Soldier dies in Apache copter crash in Afghanistan
July 4, 2006
Military investigators are looking into a Sunday night helicopter crash in Afghanistan that left one U.S. pilot dead and a second injured, officials said Monday.
“A coalition AH-64 Apache attack helicopter crashed shortly after take off from Kandahar Airfield around 8:30 p.m. [Sunday],” a U.S. military news release stated. While no cause has been cited, military officials ruled out enemy fire as a factor in the crash.
The incident occurred after a rocket attack on Kandahar Airfield; helicopters were dispatched to respond to the attack, with one crashing shortly after takeoff.
“We deeply regret the death of our superb pilot,” U.S. Army Maj. Gen. Benjamin C. Freakley, commander of Combined Joint Task Force-76, was quoted as saying in the release. “His sacrifice will not be forgotten. We are thankful for the rapid response of our joint team who rescued our injured pilot. His rescue was heroic and responsive. We are determined never to leave a fallen comrade.”
No injuries were reported in the rocket attack that caused the helicopters to launch, officials said. The status of the second Apache pilot was not clear Monday, though he had been evacuated to the military hospital on the Kandahar base.
According to a Canadian reporter embedded with troops on the base, the rocket attack was the second in two days on the base. The helicopters scrambled shortly after the nighttime attack.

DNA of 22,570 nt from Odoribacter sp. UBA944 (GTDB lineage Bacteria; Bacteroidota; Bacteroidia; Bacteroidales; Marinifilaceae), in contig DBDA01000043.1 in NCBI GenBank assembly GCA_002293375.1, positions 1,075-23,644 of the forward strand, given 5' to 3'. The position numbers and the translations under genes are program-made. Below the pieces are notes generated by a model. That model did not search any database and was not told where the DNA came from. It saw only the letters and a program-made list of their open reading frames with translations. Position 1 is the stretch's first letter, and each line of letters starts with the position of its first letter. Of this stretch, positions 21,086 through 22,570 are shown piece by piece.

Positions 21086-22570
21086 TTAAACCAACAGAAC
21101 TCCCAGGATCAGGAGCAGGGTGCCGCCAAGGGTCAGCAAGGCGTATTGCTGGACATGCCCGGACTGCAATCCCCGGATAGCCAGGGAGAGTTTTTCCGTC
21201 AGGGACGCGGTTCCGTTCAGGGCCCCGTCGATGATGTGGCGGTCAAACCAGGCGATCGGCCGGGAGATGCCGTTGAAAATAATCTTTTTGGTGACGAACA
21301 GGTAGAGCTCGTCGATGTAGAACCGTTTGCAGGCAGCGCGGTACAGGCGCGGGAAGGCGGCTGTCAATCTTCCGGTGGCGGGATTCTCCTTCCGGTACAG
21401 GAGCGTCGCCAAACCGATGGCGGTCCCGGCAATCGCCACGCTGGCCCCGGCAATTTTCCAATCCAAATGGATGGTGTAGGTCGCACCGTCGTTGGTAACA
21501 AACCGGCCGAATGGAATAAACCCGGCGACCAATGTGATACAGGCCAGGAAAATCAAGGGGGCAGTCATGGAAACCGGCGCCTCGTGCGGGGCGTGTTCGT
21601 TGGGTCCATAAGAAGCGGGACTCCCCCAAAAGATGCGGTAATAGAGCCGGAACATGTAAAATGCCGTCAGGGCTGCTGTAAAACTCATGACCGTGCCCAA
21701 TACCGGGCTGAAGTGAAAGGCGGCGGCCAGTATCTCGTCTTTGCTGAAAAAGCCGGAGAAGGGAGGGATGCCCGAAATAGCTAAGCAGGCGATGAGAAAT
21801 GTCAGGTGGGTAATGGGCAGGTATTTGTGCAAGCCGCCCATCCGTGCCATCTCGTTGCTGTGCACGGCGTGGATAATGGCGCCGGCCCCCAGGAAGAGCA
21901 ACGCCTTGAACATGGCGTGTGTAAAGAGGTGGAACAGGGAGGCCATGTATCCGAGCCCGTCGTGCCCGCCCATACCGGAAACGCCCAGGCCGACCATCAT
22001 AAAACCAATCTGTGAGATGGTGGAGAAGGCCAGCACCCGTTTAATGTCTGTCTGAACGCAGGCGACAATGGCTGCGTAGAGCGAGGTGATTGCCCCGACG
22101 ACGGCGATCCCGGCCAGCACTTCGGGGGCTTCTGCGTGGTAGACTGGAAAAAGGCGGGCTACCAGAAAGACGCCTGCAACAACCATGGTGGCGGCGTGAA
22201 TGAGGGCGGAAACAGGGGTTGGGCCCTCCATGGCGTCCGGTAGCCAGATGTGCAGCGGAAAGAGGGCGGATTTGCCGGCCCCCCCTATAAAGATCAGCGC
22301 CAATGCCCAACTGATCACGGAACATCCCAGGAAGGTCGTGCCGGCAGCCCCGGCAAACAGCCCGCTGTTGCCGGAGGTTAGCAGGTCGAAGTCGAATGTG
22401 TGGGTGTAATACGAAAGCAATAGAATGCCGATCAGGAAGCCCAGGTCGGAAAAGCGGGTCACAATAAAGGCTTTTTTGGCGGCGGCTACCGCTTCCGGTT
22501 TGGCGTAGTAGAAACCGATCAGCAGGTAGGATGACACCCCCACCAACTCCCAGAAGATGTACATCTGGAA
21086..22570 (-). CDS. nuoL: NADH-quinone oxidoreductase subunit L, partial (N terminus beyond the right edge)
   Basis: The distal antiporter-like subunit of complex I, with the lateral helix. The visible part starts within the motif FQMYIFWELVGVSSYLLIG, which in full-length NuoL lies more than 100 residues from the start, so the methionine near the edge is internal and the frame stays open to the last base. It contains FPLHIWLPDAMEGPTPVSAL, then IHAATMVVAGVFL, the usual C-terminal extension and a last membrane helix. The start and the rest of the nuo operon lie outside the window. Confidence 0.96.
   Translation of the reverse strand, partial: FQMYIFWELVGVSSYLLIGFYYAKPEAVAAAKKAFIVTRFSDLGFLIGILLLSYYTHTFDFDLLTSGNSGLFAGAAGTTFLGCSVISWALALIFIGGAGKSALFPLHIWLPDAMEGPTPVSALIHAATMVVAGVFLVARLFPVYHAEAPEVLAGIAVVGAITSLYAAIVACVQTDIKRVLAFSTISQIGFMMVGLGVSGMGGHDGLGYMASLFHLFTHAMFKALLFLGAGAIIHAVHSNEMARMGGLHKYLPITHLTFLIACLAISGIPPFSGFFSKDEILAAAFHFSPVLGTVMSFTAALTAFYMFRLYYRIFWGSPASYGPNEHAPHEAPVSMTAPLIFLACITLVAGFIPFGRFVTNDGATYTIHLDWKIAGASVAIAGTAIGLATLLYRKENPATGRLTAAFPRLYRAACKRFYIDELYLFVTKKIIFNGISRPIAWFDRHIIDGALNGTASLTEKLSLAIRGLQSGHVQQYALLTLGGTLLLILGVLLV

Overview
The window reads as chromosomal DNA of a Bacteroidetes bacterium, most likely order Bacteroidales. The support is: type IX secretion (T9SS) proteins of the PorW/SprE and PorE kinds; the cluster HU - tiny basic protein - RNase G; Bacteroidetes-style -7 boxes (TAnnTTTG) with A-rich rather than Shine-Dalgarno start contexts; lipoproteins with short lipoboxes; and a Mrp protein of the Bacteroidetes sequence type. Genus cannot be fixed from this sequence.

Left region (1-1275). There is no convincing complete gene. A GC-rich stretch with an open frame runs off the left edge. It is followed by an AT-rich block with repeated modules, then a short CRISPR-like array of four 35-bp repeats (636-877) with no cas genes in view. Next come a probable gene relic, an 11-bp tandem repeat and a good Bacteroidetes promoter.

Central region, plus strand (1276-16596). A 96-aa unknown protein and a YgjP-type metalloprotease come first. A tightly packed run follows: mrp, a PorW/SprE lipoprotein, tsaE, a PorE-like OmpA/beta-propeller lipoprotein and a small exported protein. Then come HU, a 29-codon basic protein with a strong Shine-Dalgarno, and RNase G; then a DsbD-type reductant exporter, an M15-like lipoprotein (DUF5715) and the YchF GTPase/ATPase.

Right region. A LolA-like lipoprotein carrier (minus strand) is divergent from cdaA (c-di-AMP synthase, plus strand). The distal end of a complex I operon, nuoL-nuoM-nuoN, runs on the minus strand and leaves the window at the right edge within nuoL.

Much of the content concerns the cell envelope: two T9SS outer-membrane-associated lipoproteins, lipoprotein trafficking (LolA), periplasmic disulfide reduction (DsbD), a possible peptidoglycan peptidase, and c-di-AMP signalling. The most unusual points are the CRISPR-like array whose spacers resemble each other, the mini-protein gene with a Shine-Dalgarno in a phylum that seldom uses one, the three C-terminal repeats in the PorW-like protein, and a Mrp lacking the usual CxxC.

A similar rocket attack on Friday struck a tent complex on the airfield, wounding 10 people, the Canadian reporter wrote. The base is home to around 10,000 coalition troops, with some 2,000 Canadians.
“We’re pretty aggressively working on these guys,” the CanWest news service quoted U.S. Army Col. Steven Williams as saying of the attackers, who have launched 23 projectiles at the base since February.
Friday’s attack was the first to cause casualties, officials confirmed. The number of indirect fire attacks on the base has doubled in the past year, officials said.
The rockets were fired from about five miles away, Williams, of the Alaska National Guard, was quoted as saying.
Fighting in southern Afghanistan has intensified in recent months, with some 10,000 coalition troops involved in an offensive against suspected Taliban fighters. The offensive, called Operation Mountain Thrust, is designed to cut off militants in the south.
20 insurgents killed as clashes continueCoalition troops killed 20 insurgents after the militants attacked a patrol in Helmand province in Afghanistan over the weekend, military officials said Monday.
The attackers, using small-arms and mortar fire, wounded two coalition troops, who were taken to a military medical facility and listed in stable condition on Monday.
The attack occurred in the Sangin District of Helmand province. British troops have recently taken responsibility for the area, but the U.S. military statement Monday did not specify which country the coalition troops were from.
“Afghan and coalition forces continue their successful attacks on extremists in selected areas of southern Afghanistan to deny the enemy sanctuary,” U.S. Army Lt. Col. Paul Fitzpatrick was quoted as saying.
“The focus of Operation Mountain Thrust is to enable the Afghan national security forces to provide security and create a stable environment for provincial and district-level governments to be responsive and representative of the people.”